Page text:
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Syrian FSA fighters graduate from universities after years out of school

  • January 24, 2021

Al-Monitor also met with ceremony organizer Ismail Barakat, the head of the Training Department of the Third Legion. He said that 55 fighters in the Third Legion were honored in the ceremony “after graduating at the end of 2020 from several disciplines, including graduates from the Arabic language faculties and departments, Islamic sharia, law, economics and other scientific disciplines.”

He added, “We offered the graduated fighters gifts and symbolic financial sums. We held the ceremony to thank them for their efforts, and we hope they will encourage their peers in the FSA ranks to pursue their university studies, because education is the cornerstone to developing any country, and these young people will build a free Syria. We promise to support any fighter who wants to pursue his education.”

Al-Monitor also met with Mustafa al-Khatib, a fighter in the Third Legion who graduated. He said, “Since I am an opposition figure who participated in the peaceful movement and later became a fighter in the FSA, I could not pursue my studies at the regime-affiliated University of Aleppo. I am now a fighter in the Third Legion, which helped us financially and encouraged us to pursue our studies by paying our tuition and giving us permits to attend lectures and sit the exams at the University of Aleppo in the liberated areas.”

Firas Hamasho, an officer of the education bureau in the Third Legion, told Al-Monitor, “Helping fighters receive private education allows them to understand the difficult scientific material and to attend lectures and prepare for exams. One of the key facilitations is paying the annual university tuition of the institution where the fighter is enrolled. Tuitions vary depending on the university, from $100 (300,000 Syrian pounds) to $300 (900,000 Syrian pounds) per year. The annual tuition also differs depending on the discipline.”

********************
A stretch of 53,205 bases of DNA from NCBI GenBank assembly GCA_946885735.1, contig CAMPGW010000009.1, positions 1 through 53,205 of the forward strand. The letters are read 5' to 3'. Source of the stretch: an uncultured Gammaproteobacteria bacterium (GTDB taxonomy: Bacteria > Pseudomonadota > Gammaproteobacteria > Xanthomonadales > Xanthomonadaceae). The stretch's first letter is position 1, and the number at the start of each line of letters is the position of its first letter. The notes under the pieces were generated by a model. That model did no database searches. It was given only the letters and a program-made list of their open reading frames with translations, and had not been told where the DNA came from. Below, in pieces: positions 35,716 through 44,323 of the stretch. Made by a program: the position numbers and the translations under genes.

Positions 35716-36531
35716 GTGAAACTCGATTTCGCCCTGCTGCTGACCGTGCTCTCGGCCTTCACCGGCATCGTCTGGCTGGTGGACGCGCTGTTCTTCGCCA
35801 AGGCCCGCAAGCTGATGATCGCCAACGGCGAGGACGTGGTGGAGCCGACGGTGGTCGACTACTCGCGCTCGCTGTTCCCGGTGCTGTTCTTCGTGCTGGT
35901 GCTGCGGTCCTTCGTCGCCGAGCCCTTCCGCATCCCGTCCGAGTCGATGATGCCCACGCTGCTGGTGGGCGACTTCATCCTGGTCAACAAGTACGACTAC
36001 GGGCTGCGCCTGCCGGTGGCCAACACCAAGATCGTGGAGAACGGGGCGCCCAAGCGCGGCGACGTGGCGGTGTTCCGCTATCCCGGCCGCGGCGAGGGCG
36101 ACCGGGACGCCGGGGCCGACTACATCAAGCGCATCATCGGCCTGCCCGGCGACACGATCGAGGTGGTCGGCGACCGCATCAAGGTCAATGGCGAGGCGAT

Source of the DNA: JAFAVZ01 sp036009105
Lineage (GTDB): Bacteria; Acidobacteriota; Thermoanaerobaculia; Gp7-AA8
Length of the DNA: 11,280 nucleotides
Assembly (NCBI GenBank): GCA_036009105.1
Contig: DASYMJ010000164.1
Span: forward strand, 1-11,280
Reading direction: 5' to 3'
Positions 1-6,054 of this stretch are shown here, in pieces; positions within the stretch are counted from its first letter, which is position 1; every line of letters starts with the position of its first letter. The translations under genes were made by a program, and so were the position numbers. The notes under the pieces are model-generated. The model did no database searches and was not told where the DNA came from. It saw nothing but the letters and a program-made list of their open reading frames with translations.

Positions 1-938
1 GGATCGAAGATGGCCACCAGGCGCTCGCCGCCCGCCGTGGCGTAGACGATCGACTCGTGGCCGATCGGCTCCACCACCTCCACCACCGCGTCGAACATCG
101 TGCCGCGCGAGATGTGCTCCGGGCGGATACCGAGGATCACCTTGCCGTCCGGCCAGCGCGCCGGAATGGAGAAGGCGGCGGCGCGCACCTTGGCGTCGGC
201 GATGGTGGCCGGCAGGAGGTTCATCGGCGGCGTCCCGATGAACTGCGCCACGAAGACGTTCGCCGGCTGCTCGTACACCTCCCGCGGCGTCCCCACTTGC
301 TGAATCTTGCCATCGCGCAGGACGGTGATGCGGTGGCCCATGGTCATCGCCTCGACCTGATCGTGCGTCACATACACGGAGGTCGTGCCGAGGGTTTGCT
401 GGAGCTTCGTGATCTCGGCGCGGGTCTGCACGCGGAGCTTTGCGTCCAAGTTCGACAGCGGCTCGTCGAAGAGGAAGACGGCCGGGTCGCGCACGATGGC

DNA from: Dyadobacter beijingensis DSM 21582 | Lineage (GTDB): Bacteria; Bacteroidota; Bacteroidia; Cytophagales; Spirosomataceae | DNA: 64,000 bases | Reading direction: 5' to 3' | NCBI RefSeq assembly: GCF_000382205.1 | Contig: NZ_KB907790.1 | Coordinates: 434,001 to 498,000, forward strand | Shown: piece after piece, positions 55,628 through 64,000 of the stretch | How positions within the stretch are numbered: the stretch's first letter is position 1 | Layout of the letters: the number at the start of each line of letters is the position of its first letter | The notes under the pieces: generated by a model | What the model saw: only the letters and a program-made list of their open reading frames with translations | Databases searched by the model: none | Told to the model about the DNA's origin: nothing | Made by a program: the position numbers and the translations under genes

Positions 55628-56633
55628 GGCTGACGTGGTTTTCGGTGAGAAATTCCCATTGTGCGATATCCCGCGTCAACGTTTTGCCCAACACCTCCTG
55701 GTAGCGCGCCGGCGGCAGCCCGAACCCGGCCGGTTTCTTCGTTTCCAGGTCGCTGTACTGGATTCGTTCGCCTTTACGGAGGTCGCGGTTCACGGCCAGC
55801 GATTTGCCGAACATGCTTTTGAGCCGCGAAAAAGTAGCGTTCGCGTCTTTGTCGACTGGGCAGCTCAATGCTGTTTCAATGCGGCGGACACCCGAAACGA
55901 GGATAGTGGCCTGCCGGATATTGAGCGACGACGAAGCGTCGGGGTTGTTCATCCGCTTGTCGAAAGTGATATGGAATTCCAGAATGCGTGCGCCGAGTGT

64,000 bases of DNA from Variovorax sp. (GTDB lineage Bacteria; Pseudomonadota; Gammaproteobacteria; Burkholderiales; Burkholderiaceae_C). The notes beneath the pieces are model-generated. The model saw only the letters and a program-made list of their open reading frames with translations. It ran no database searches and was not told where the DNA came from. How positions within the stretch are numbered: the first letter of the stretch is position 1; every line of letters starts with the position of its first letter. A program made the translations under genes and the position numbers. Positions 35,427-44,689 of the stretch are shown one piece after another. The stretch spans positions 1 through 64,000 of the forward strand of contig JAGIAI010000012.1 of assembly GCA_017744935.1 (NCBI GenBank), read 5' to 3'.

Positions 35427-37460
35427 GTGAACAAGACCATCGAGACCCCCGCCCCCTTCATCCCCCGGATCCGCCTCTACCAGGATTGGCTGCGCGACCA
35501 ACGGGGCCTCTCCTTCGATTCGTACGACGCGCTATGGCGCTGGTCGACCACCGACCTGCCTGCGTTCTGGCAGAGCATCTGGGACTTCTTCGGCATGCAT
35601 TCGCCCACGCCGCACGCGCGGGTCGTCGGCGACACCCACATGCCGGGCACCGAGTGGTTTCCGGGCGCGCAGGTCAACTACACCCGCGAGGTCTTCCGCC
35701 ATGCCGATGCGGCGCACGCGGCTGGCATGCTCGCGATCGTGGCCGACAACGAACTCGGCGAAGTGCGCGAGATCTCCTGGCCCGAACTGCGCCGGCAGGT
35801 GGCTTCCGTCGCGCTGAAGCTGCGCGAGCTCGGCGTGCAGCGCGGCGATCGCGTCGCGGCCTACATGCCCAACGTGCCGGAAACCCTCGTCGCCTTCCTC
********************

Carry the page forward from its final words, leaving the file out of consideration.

Imad Karsho, a fighter who graduated from the Faculty of Law at the University of Aleppo in the liberated areas, told Al-Monitor at the honoring ceremony in Azaz, “I had not been to any school for seven years, but in 2018, I decided to return to school and complete my education at the Faculty of Law of the University of Aleppo affiliated with the opposition in Aleppo. Indeed, I was able to fulfill my dream.”

He added, “I tried to juggle between carrying weapons and education, as I participate in battles when they break out and take exams on time. Being dedicated to fighting without receiving knowledge is one of the biggest mistakes. We cannot promote Syria without knowledge, and a fighter without education becomes a scoundrel.”

Ahmed Raslan is a fighter who was in his fourth year of studying at the Faculty of Information Engineering, specializing in software engineering, at the regime’s University of Aleppo when Syria’s civil war erupted in 2011.

He told Al-Monitor, “I had to drop out because all of my family members were threatened with arrest. We could not enter the regime-controlled areas in Aleppo, and I later joined the FSA.” Seven years later, Raslan returned to complete his education at the University of Aleppo in the liberated areas and received a degree in informatics engineering.

Abdul Hakim al-Masri, the minister of finance and economy in the opposition-led interim government, told Al-Monitor, “As we know, the fighter must be educated, because education alters their way of thinking and conduct. The initiative of the FSA factions and their support for their fighters in returning to education is a great step. It is also important to employ these graduates in suitable positions for their specializations to have a trained and educated army.”

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